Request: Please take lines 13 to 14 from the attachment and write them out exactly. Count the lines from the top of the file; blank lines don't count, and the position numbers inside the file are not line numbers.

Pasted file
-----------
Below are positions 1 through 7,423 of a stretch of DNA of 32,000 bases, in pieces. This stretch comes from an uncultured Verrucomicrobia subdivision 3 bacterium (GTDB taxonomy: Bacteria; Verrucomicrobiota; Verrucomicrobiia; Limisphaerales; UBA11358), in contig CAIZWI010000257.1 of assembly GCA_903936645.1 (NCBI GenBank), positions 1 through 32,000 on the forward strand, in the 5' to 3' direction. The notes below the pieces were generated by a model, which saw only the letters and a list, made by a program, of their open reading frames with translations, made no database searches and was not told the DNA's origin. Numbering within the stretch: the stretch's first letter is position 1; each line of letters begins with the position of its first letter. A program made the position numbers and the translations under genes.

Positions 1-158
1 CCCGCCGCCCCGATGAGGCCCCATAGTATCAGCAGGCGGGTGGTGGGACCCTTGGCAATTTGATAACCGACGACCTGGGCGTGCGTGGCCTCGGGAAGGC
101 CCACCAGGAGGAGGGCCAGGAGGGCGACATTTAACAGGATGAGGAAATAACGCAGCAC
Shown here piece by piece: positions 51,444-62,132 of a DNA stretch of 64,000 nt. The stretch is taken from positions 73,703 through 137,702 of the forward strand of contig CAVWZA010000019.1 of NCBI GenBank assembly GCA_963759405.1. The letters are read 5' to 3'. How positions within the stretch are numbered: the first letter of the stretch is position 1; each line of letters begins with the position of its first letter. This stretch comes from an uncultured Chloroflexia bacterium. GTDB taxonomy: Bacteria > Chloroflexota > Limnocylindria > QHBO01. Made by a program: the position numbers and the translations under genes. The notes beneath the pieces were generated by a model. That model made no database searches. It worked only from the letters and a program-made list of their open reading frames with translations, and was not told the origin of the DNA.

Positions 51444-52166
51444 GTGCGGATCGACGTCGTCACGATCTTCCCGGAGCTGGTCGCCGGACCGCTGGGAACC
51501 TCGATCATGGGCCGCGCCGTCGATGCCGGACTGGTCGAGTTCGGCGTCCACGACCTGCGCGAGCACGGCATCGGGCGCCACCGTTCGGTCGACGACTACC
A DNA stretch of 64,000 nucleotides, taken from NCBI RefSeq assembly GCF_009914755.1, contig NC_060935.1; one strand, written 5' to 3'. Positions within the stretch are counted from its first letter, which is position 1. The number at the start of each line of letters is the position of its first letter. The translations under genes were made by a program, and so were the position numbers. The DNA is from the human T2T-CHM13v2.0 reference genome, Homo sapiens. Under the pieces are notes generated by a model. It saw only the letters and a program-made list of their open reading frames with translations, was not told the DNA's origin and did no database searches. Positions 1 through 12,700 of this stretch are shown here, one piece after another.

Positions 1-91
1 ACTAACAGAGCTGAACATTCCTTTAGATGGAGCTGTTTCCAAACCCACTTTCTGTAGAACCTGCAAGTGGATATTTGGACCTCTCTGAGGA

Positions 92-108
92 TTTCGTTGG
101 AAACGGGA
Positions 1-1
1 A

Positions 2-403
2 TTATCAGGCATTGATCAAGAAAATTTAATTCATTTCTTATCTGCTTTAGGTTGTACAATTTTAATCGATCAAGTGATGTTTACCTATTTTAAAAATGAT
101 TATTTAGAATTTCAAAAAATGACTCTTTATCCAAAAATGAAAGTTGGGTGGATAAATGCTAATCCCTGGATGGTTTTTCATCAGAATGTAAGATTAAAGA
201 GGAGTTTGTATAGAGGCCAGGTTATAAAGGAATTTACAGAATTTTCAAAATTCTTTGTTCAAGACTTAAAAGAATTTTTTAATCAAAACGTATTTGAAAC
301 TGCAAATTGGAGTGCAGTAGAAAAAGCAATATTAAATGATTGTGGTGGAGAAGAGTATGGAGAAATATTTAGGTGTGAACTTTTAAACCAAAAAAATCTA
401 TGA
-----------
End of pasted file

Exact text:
92 TTTCGTTGG
101 AAACGGGA